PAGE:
A.  6:  The six ‘Friends’ were Jennifer Aniston as ‘Rachel Green’; Courteney Cox as Monica Geller; Lisa Kudrow as Phoebe Buffay; Matt LeBlanc as Joey Tribbiani; Matthew Perry as Chandler Bing; and David Schwimmer as Ross Geller.

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Q.  7:  What is the name generally used for the traditional curved blade Japanese sword?

A.  7:  The traditional curved blade Japanese sword is called a ‘Katana’.

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Q.  8:  Recently they seem to be trying to put it back up again, but in what year was the Fall of the Iron Curtain?

A.  8:  The Iron Curtain fell in 1989.

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Q.  9:  Approximately how many pieces of ‘space junk’ are orbiting around Earth?

            a) over 4,000          b) over 6,000          c) over 8,000         d) over 10,000

A.  9:  The correct answer is c) over 8,000.

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Q. 10:  There’s a new one out this year, but how many ‘Planet Of The Apes’ based movies have there been? (Bonus points if you can name them and even more bonus points if know the years they were released.)

A. 10:  There have been eight planet of the apes movies so far, ‘Planet of the Apes’ (1968); ‘Beneath the Planet of the Apes’ (1970); ‘Escape from the Planet of the Apes’ (1971); ‘Conquest of the Planet of the Apes’ (1972); ‘Battle for the Planet of the Apes’ (1973); ‘Planet of the Apes’ (2001); ‘Rise of the Planet of the Apes’ (2011); and ‘Dawn of the Planet of the Apes’ (2014).

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Q. 11:  Which two rivers meet at Khartoum to make the Nile?

A. 11:  It’s easier than you think, the two rivers that meet at Khartoum to make the Nile are the White & Blue Niles.

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Q. 12:  Who, in 2012, became the first person to break the sound barrier, unprotected and under his own power?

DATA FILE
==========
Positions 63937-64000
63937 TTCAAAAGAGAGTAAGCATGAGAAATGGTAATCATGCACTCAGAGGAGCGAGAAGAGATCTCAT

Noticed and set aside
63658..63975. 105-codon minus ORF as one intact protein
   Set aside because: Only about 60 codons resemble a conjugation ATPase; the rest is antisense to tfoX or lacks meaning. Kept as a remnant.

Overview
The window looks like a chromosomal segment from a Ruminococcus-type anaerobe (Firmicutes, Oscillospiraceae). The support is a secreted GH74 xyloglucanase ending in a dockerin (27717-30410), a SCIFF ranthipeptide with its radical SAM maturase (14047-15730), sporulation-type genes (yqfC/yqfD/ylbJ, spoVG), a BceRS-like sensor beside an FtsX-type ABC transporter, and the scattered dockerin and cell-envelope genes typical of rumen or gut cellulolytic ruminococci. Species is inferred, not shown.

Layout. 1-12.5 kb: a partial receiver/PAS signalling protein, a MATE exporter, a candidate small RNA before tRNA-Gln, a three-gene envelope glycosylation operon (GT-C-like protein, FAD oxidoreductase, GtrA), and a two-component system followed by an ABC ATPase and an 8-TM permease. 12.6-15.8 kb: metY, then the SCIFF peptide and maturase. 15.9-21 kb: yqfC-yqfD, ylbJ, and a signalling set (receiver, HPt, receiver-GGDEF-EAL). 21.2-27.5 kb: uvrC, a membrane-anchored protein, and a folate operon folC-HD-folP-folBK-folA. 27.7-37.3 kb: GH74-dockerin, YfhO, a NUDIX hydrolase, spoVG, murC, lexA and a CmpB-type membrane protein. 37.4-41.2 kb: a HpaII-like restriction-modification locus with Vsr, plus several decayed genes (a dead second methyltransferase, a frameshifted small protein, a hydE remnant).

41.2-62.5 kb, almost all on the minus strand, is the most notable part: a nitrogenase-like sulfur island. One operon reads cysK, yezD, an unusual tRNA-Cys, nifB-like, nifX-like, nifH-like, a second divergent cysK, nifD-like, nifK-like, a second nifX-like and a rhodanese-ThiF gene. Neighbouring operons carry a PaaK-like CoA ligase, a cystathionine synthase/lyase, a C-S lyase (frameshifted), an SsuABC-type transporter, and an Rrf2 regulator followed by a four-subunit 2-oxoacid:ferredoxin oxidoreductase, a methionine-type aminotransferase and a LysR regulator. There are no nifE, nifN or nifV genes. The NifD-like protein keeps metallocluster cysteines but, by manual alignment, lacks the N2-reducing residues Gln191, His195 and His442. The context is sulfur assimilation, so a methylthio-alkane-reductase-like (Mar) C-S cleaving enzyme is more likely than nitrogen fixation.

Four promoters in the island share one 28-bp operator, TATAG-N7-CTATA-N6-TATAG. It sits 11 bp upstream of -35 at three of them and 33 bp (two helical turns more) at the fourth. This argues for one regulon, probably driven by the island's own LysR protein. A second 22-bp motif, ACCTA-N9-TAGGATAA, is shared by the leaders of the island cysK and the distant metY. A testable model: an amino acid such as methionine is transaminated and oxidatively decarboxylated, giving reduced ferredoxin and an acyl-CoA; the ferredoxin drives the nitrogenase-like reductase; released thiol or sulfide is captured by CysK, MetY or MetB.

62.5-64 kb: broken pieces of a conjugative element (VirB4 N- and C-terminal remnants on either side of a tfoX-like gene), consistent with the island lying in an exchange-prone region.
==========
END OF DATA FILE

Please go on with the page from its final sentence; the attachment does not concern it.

A. 12:  Felix Baumgartner became the first person to break the sound barrier, unprotected and under his own power. In his record breaking stunt he reached speeds of up to 834 mph.

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Q. 13:  During World War II approximately how many tanks were produced by American factories?

            a)  59,000           b)  69,000           c)  79,000           d)  89,000           e)  99,000

A. 13:  The correct answer is d) 89,000.

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Q. 14:  Who is the current Prime Minister of Canada?

A. 14:  Stephen Harper.

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Q. 15:  Isadora Duncan, known as the mother of modern dance, was killed in an unusual way, how?

A. 15:  Isadora Duncan was pulled from the vehicle in which she was a passenger and violently slammed against the road when her long scarf got caught in the wheel. Her neck was broken and she died on impact.

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Q. 16:  What is the recommended standard recreational diving limit for ordinary divers?

            a)  20 meters              b)  30 meters              c)  40 meters              d)  50 meters

A. 16:  The correct answer is b) 30 Meters (98 feet), the average depth at which nitrogen narcosis symptoms begin to appear in adults.

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Q. 17:  In Las Vegas, what is the name of the ancient Egyptian themed hotel with a pyramid shaped casino?

A. 17:  It’s called the ‘Luxor’.

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Q. 18:  What was the name of the mythical Roman god of war?

A. 18:  Mars.

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Q. 19:  Who was ‘Dr Frasier Crane’ and his brother ‘Dr Niles Crane’? (A point for each correct answer.)

A. 19:  They were Kelsey Grammar and David Hyde Pierce from the wonderful hit TV sitcom ‘Frasier’.

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Q. 20:  What musician is known as “The Boss” and what was the name of the band he played with? (A point for each correct answer.)